The front of Dartmouth’s Naval college will shine brightly in tribute to the bravery of all those who served during World War 2, when the town commemorates the 75th anniversary of VE Day on Friday May 8.

Residents in Dartmouth and Kingswear are urged to get their torches out and shine them into the night sky from their gardens or balconies as part of the Navy’s Shine A Light campaign.

The campaign was launched to celebrate VE day in 1945, when the guns fell silent at the end of the war in Europe.

Years of carnage and destruction had come to an end and millions of people took to the streets and pubs to celebrate peace, mourn their loved ones and to hope for the future.

Townsfolk are urged to stick to the social distancing rules currently in place due to the coronavirus crisis, but are being urged to decorate their homes in the red, white and blue of the Union Flag and join in with the national sing-a-long.

Cadets at Britannia Royal Naval College plan march around the parade ground just before the two-minutes silence at 11am, and will join in with the BBC’s sing-a-long of We’ll Meet Again at 9pm, broadcast, it is hoped, through the parade ground’s PA system.

BRNC will complete the celebrations by lighting up the college and holding a Sunset Ceremony.

Captain Roger Readwin, the commodore of BRNC, said: “The 75th anniversary of the end of the war in Europe provides a timely opportunity to reflect on the sacrifices generations past and present have made to safeguard the lives and wellbeing of others.

“The role of the naval college, whether at Dartmouth or Eaton Hall during World War 2 remained as it does today, to develop courageous leaders with the spirit to fight and win, whatever challenges we face.”

Dartmouth district councillor, Jonathan Hawkins, said it was “fantastic” the college was joining in with the sing-a-long, adding: “The weather is forcecast good for Friday so we we encourage the communities on both sides of the River Dart to join in too and have some fun.”

BRNC played a key role in WWII, training naval officers alongside those from Commonwealth and Allied countries to take their place in the fight for democracy.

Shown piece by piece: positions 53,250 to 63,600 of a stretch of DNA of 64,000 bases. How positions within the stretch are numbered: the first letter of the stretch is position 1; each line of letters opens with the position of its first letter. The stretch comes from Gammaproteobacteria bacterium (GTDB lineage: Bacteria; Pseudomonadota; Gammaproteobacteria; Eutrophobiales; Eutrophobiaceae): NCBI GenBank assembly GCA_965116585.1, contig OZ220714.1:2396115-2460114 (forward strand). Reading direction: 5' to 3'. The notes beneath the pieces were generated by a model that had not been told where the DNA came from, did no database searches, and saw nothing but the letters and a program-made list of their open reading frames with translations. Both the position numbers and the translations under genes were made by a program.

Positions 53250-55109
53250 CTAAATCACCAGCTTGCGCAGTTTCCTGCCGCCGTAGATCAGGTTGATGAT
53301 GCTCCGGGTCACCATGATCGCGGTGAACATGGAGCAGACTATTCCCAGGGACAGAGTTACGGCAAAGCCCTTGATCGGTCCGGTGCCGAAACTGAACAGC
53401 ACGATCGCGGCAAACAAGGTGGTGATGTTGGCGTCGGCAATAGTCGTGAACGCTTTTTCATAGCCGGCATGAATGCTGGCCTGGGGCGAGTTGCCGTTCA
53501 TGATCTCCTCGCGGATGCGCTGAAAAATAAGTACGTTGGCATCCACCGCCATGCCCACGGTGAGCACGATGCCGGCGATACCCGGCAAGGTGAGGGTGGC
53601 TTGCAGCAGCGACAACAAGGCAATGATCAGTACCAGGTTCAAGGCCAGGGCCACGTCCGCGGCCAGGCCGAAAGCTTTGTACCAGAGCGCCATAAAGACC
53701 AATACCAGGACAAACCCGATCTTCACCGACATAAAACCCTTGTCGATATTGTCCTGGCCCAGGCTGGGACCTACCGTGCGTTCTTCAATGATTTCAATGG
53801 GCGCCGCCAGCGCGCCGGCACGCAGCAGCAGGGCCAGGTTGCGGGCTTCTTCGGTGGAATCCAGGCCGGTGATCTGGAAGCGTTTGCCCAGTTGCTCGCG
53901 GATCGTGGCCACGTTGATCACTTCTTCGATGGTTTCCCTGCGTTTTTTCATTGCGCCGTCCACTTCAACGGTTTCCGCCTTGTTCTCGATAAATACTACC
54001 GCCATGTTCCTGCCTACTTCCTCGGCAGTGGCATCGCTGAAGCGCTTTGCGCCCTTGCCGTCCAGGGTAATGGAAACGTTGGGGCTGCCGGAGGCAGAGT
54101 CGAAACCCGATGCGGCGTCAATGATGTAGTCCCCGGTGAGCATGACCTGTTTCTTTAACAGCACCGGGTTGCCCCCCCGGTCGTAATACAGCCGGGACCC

In September 1942, the college became a casualty of war when it was hit by a German bomb, causing significant damage to the main building but remarkably just one fatality, Petty Officer Wren Ellen Whittall.

Casualties could have been much higher, but it seemed the Germans miscalculated when the cadets would return from their summer leave.

As a result of the bomb, staff and students were evacuated to the Duke of Westminster’s house, Eaton Hall in Cheshire, where on 1 February 1943 the site was formally commissioned as HMS Britannia (Royal Naval College, Eaton).

Dartmouth’s war-scarred college was later taken over by combined operations and used to train Royal Marines in amphibious warfare.

On 27 December 1943, the college welcomed the US Navy, becoming their Advanced Amphibious Base ahead of the D-Day landings.

BRNC was one of a number of bases occupied by the US Forces throughout Devon and Cornwall. Known as U Force, the Americans were destined to land on Utah Beach on the Cherbourg peninsula, which closely resembled the South Devon coast.

By the beginning of 1944, more than 4,000 US Navy personnel were based in the Dartmouth area.

The US troops and their equipment set sail from Dartmouth on 4 June, taking shelter in Weymouth Bay on 5th until the storm abated, reaching Normandy the next day.

In spite of the Covid-19 crisis, BRNC continues to deliver essential training to cadets so they are ready to respond to the evolving COVID-19 situation while also maintaining key defence outputs.

Training continues in line with Public Health England guidance and is kept under review.